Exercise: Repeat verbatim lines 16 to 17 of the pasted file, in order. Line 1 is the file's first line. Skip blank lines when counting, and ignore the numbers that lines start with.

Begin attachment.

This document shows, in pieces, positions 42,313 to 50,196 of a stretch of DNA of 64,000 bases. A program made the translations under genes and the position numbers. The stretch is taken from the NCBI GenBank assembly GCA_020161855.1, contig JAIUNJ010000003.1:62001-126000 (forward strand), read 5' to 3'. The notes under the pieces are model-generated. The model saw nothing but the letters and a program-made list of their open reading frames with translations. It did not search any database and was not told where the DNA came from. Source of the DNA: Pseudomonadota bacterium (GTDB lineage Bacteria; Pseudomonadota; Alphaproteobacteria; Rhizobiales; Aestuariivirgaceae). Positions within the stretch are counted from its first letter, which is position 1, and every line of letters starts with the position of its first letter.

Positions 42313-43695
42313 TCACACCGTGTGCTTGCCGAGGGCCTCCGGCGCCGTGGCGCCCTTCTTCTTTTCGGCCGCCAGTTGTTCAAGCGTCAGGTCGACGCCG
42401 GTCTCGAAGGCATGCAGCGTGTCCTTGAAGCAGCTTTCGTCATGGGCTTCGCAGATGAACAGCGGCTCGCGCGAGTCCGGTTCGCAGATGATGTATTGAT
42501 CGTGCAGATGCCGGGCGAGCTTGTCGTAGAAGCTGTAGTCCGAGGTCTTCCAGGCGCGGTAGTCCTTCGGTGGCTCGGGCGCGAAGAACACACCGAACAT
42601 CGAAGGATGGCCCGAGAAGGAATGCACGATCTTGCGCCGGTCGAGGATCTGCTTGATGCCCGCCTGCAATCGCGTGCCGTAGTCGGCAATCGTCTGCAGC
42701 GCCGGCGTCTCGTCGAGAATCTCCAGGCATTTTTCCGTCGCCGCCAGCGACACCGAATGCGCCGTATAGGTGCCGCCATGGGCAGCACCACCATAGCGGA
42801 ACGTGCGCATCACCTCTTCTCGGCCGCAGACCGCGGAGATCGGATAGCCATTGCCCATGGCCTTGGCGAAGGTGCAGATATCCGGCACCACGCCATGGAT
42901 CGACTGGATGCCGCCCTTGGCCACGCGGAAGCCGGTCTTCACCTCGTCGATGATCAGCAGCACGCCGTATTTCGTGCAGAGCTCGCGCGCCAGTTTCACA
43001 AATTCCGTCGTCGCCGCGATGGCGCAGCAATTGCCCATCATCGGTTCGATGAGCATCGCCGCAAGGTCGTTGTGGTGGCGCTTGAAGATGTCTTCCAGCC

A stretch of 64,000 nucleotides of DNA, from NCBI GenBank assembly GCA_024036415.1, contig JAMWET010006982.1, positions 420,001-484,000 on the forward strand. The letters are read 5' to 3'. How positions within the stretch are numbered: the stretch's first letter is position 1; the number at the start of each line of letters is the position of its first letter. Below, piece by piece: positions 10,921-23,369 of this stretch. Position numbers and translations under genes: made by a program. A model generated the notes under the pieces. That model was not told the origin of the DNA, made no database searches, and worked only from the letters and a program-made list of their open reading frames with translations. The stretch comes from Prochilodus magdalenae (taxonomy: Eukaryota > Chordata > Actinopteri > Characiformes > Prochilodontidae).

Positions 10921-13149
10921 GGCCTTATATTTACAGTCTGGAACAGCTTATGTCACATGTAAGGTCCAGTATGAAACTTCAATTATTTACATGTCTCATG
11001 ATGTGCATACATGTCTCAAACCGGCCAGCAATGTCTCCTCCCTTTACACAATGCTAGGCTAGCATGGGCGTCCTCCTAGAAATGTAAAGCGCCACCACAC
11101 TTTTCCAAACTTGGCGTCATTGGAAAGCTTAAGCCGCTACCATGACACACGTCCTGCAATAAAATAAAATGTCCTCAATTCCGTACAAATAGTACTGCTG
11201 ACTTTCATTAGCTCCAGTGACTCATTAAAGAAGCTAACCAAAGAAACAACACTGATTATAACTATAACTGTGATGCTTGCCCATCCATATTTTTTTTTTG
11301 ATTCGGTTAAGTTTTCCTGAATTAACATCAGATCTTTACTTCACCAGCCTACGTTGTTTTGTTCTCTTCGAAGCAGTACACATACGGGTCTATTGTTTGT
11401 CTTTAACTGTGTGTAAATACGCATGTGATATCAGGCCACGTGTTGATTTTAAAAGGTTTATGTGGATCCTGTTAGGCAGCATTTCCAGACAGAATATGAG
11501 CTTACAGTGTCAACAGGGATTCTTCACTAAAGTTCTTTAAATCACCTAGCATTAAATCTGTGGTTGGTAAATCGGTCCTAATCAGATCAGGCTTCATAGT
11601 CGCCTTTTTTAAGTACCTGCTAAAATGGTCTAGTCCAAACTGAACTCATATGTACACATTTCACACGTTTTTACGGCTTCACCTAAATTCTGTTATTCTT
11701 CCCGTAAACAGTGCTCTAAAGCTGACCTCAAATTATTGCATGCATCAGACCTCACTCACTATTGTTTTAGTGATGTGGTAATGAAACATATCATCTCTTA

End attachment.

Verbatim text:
11201 ACTTTCATTAGCTCCAGTGACTCATTAAAGAAGCTAACCAAAGAAACAACACTGATTATAACTATAACTGTGATGCTTGCCCATCCATATTTTTTTTTTG
11301 ATTCGGTTAAGTTTTCCTGAATTAACATCAGATCTTTACTTCACCAGCCTACGTTGTTTTGTTCTCTTCGAAGCAGTACACATACGGGTCTATTGTTTGT